Touch Not the Cat by Mary Stewart

Touch not the Cat cover

Touch Not the Cat by Mary Stewart was published in 1976 and it must have been around about then that I first read it. I couldn’t remember an awful lot about the book (it was a long time ago after all) but I did remember that the family crest had something to do with the storyline. Judith @ Reader in the Wilderness and I decided to read this one at the same time and she plans to get her post up about it soon.

This is a light read, you might call it a comfort read, perfect holiday or summertime reading. The setting is mainly Herefordshire in England in the 1970s although the book does begin in Madeira where Bryony Ashley is working at a hotel that is owned by her father’s friend, it’s just a holiday job for her but tragedy strikes when Bryony’s father is knocked down and killed by a hit and run car in Germany. Her father wasn’t killed outright and his last words have been written down for Bryony, as the doctors know that she won’t get to his bedside before he dies. There is a tradition of a sort of telepathy within the Ashley family and Bryony has it as has one of her male relatives, but she doesn’t know which one it is that communicates with her through thought.

Bryony is now an orphan and even worse than that her family home Ashley Court is entailed meaning that it has to be passed on down the male line in the family. Ashley Court is practically a ruin, an ancient moated house which has suffered from a lack of maintenance for years. It’ll be a millstone around the neck of the eldest Ashley cousin Emory, even more than Bryony realises because she discovers that that branch of the family is equally skint when she and her father had believed them to be very well off.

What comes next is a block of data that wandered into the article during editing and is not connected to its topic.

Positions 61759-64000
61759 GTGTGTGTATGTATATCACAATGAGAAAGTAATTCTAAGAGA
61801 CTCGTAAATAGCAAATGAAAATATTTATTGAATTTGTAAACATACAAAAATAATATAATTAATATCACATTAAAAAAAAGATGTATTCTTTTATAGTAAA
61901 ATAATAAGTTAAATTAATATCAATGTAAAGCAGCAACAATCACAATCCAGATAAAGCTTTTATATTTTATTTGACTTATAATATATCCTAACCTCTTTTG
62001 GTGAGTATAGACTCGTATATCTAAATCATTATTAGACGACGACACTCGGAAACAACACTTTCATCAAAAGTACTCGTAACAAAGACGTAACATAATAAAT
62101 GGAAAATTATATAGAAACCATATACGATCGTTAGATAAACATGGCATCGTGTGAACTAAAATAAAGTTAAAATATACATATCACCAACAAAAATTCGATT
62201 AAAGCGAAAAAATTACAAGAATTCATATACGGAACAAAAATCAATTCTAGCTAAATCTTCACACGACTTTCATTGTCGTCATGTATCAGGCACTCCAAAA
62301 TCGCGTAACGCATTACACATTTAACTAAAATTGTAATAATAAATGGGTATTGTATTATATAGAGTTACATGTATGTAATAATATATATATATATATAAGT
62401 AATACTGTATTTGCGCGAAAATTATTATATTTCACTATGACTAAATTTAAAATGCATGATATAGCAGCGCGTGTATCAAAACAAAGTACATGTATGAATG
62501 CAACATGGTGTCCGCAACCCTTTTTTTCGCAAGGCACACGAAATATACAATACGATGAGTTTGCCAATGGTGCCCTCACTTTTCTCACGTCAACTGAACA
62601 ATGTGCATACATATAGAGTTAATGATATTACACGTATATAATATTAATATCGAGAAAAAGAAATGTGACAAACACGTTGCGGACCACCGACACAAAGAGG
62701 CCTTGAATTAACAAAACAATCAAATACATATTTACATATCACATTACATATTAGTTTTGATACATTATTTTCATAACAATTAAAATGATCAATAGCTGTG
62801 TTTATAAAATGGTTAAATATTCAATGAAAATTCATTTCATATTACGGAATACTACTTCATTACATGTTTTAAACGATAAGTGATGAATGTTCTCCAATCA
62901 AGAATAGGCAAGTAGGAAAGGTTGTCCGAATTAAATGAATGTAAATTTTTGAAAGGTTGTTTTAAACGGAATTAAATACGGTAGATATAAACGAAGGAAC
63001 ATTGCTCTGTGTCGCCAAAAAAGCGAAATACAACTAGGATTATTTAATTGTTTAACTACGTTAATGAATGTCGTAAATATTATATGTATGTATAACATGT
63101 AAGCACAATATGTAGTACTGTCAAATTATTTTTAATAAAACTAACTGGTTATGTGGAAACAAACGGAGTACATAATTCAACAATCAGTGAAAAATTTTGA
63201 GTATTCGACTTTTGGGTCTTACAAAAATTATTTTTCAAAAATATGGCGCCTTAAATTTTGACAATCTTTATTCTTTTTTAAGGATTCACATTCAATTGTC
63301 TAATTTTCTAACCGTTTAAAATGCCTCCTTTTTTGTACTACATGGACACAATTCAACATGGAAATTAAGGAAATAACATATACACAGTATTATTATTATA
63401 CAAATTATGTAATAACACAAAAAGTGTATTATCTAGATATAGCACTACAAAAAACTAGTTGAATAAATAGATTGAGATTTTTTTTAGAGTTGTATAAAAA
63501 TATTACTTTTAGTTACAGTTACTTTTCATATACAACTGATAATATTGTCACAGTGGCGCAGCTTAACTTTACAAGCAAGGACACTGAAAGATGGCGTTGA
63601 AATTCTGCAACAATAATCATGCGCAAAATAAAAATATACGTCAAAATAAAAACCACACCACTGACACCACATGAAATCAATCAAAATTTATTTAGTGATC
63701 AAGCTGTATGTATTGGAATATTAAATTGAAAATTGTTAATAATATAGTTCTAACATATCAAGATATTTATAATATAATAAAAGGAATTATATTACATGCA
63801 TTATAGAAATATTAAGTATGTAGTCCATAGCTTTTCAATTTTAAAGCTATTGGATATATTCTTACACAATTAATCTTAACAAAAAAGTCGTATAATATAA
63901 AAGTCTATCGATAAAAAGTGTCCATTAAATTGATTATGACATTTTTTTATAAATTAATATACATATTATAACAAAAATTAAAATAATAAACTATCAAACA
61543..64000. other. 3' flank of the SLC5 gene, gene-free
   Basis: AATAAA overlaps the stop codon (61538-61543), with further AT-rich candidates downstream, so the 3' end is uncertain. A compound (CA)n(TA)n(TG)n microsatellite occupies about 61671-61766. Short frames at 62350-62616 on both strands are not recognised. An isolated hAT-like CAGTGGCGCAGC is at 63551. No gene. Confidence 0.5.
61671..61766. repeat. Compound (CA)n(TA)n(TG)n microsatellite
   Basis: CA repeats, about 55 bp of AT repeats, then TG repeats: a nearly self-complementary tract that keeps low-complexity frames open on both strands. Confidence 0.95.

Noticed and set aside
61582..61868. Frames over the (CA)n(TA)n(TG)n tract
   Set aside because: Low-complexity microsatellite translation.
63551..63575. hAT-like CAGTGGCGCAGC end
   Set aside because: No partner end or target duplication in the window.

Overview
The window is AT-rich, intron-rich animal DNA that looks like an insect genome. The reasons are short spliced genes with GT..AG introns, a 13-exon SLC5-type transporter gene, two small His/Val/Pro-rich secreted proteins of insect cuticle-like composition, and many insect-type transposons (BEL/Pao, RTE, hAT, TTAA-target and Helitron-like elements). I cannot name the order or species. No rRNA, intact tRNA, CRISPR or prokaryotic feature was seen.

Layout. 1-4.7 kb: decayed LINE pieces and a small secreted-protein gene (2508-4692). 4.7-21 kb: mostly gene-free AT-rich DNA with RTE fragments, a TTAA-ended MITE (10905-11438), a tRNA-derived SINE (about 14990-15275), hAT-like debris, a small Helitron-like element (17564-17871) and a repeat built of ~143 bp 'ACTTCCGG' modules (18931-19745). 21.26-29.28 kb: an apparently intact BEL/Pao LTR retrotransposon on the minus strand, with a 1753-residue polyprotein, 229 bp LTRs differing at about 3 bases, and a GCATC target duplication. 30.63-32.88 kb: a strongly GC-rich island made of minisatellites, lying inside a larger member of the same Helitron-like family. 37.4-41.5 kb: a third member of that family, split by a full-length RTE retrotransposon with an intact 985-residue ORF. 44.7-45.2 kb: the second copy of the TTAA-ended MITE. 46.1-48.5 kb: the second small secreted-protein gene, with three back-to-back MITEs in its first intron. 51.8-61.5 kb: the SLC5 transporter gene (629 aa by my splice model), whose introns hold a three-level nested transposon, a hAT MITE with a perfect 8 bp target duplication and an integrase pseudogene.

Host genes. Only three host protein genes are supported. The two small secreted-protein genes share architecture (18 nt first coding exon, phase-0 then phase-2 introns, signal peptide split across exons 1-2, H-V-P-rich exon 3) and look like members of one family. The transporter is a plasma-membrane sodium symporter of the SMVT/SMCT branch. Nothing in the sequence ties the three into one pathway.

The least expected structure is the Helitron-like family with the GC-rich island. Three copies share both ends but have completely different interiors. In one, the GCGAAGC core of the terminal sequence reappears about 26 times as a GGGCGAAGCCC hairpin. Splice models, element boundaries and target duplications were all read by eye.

The police have never been able to track down whoever killed Bryony’s father and she begins to think that it wasn’t a simple accident. Did her cousins have something to do with it? Which of her cousins is it that she has a mental link with, being able to communicate through telepathy.

Bryony is suspicious of her cousins, would they have killed her father to get their hands on Ashley Court and the land around it?

With romance thrown in and some lovely descriptions of the surroundings, something always expected in a Mary Stewart book, this was an enjoyable read. Mind you I always compare any of her books with her Merlin/Arthurian trilogy, that ended up being a series of five books. Those books are still my favourites.

I read this one for the Read Scotland 2016 Challenge, I’ve now read thirteen Scottish books so far this year.

Mary Stewart 1916-2014

It was with sadness but no surprise that I read Mary Stewart’s obituary in the Guardian yesterday, after all she was 97. I think I’ve read most of her books over the years but it is her Merlin trilogy which I enjoyed most, years later she added another two books to the series.

I read the Merlin ones as they were first published, having to wait for the next one to be written and I remember that I had always meant to write to her as in one of the books she had mentioned King Arthur being at Dumbarton Castle, I wanted to ask her if she had entirely made that up or she had seen it written in an old document or book. But I never did get around to writing that letter, and having read her obituary I think maybe she wouldn’t have appreciated letters from readers, as she was such a private person.

We probably do have to thank a disastrous ectopic pregnancy and subsequent peritonitis which meant that she couldn’t have any children for her being able to write at all. Apparently she had wanted four children and if she had then any thoughts of having a writing career would probably have gone out the window for a good number of years anyway.

You can read some tributes from authors which appeared in yesterday’s Guardian here.

Although Mary Stewart was born in the north of England she did marry a Scot and lived most of her life in Scotland, so she definitely qualifies as a Scottish author for the Read Scotland 2014 challenge.